[Displayed: 80% lower receiver for an AR-15]
Today the RCMP posted an article titled “Information on Receiver Blanks (80% Receivers)” on the Canadian Firearms Program’s site: RCMP/CFP link.
Accessed at http://www.rcmp-grc.gc.ca/cfp-pcaf/pol-leg/receiver-carcasse-eng.htm on June 14, 2017:
Receiver blanks are firearms as defined in Section 2 of the Criminal Code for the following reasons:
A receiver blank is a nearly complete receiver of a firearm and falls within the adaptability clause of the definition of firearm.
The manufacture of a receiver blank has proceeded to the point where it is no longer useful for any purpose other than the receiver of a firearm; receiver blanks are only destined to be firearm receivers.
Receiver blanks are available as separate components but are often sold as part of a kit, which includes the receiver blank plus the all necessary equipment and tools to complete the receiver and the spare parts to assemble the receiver into a working firearm. They can be classified as non-restricted, restricted or prohibited based on Section 84(1) of the Criminal Code. The most common in Canada are for Colt M1911, SIG 226 and Glock 17 pattern handguns (all restricted firearms); and receiver blanks for AK-47 and AR-15/M16 pattern rifles (both prohibited firearms).
When a receiver blank is inspected by the Canadian Firearms Program and determined to be a firearm, it will be published in the Firearms Reference Table (FRT).
Future import and retail sales of receiver blanks will be available only to individuals or businesses that have the appropriate firearms licence. Restricted and prohibited receiver blanks must be registered.
The table below identifies many of the receiver blanks known to be in circulation. Variations of the products listed are possible. The classification listed in the table applies to the unmodified receiver blank. The classification of a firearm made from one of the receiver blanks may differ.
Make and model designation Classification of the unmodified receiver blank Remarks
AK-47 assault rifle Prohibited Many variations possible
AK-74 assault rifle Prohibited
AMD-63 assault rifle Prohibited Variation of the AK-47
AMD-65 assault rifle Prohibited Variation of the AK-47
AR-15 (M16) rifle Prohibited The receiver blank can be made into either an AR-15 rifle or an M16 assault rifle
Beretta 92 pistol Restricted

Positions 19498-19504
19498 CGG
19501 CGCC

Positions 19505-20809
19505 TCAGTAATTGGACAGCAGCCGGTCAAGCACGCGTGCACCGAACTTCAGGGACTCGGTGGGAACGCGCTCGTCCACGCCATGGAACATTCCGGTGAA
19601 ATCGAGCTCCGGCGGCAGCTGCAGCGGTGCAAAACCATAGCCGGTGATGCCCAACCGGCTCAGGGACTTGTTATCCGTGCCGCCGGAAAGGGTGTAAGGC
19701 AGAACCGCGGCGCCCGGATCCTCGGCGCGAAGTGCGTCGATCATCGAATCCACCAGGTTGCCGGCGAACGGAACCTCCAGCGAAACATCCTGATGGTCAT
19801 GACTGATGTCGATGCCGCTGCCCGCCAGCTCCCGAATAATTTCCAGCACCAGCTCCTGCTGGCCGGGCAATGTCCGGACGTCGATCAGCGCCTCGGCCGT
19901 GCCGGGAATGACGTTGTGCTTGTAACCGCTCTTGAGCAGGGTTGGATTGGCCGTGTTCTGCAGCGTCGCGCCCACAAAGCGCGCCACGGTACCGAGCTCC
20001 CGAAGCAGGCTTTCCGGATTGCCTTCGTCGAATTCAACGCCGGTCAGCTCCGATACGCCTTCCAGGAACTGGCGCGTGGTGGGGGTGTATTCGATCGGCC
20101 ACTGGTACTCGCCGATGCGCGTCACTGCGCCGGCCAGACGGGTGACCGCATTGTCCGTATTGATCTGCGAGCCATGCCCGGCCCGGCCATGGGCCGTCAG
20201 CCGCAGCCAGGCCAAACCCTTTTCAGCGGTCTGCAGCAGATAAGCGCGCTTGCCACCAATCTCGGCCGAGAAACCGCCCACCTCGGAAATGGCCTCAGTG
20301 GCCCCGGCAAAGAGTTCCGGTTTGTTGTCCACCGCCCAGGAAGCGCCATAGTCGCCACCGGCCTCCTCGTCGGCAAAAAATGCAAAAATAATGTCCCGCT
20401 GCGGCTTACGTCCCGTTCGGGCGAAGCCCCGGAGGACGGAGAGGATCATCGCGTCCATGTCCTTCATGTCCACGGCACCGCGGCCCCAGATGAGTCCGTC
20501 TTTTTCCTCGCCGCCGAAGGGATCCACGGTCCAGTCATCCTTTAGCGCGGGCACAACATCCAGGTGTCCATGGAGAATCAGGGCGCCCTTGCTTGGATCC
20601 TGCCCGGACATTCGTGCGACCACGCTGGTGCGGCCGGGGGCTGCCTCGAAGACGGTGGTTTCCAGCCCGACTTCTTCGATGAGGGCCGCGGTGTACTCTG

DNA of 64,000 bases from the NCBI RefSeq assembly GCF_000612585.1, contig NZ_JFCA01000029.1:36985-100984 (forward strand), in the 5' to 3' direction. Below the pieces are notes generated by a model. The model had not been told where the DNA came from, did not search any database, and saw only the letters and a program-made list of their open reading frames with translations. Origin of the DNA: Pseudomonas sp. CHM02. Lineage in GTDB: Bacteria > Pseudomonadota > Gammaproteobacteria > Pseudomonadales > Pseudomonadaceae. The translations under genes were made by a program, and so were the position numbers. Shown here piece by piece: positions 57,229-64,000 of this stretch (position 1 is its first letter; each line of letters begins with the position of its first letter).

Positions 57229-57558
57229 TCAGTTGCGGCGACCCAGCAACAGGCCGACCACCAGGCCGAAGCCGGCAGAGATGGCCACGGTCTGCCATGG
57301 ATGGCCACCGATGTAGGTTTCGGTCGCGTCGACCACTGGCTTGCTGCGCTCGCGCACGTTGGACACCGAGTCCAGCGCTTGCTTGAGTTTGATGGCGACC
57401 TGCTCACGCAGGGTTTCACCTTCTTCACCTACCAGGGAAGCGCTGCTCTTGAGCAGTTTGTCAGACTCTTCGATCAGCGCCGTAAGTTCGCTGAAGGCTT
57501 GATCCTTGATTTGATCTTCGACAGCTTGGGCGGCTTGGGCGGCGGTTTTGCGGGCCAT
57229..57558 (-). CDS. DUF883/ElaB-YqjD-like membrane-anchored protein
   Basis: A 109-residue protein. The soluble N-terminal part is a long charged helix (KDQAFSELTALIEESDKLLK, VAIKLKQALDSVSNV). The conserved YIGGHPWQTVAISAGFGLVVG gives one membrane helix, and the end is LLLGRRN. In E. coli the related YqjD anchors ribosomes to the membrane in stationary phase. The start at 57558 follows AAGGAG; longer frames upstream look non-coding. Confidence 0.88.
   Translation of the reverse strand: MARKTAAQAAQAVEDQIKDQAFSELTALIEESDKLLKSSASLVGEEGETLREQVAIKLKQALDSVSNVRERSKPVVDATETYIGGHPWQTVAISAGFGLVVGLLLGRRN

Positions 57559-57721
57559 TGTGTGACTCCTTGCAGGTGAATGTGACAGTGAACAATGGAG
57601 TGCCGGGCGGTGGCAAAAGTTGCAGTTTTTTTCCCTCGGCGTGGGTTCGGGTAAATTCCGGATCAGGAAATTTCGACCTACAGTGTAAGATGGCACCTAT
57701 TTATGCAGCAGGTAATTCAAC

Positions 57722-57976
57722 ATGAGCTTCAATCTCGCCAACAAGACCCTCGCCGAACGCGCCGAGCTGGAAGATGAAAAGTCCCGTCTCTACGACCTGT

Beretta AR70 assault rifle Prohibited
Carl Gustav m/45 submachine gun Prohibited
CETME rifle Prohibited
Colt M1911 pistol Restricted Many variations possible
CZ 26 submachine gun Prohibited
FBP 9 submachine gun Prohibited
Galil assault rifle Prohibited
Glock pistol Restricted Many variations possible
HK 91 rifle Prohibited
HK G3 rifle Prohibited
KP 44 submachine gun Prohibited Similar to the PPS-43
Krinkov assault rifle Prohibited Variation of the AK-47
MG 42 light machine gun Prohibited
M249 light machine gun Prohibited
M3 (M3A1) “grease gun” submachine gun Prohibited
PKM machine gun Prohibited
PPS 43 submachine gun Prohibited
PPSH 41 submachine gun Prohibited
Ruger 10/22 Non-restricted
SIG P226 pistol Restricted
SIG P228 pistol Restricted
SIG P229 pistol Restricted
Sten Mark II submachine gun Prohibited
Sten Mark III submachine gun Prohibited
Sten Mark V submachine gun Prohibited
Steyr MPi-69 submachine gun Prohibited
Suomi submachine gun Prohibited
Swedish K submachine gun Prohibited Similar to Carl Gustav M/45
Tantal assault rifle Prohibited
Vz58 assault rifle Prohibited
Vz61 Scorpion submachine gun Prohibited Many variations possible
Yugoslavian M56 submachine gun Prohibited
Zastava M72 light machine gun Prohibited
For more information, please contact the Canadian Firearms Program at 1-800-731-4000.
Until today, some of these had been legal for sale in Canada. Looking at the list of affected firearms, the obvious standout is under “Make and model designation: AR-15 (M16) rifle. Classification of the unmodified receiver blank: Prohibited. Remarks: The receiver blank can be made into either an AR-15 rifle or an M16 assault rifle”. Most of the other lower receivers exist, but are presumed to be produced in much smaller quantities.
This means that existing merchants and owners of these receivers are now in possession of what the RCMP are interpreting as Prohibited weapons or devices, and so people who own these could stand to lose out financially, as well as the more-important potential for criminal ramifications. Reddit’s /CanadaGuns and /Canada both have numerous articles at the top of their respective subreddits today where posters are actively discussing the topic.
At this point in time RGSL does not have any other information other that what is contained on the website for the Canadian Firearms Program, and so we implore anyone with questions to call the RCMP at 1-800-731-4000 with their questions or comments.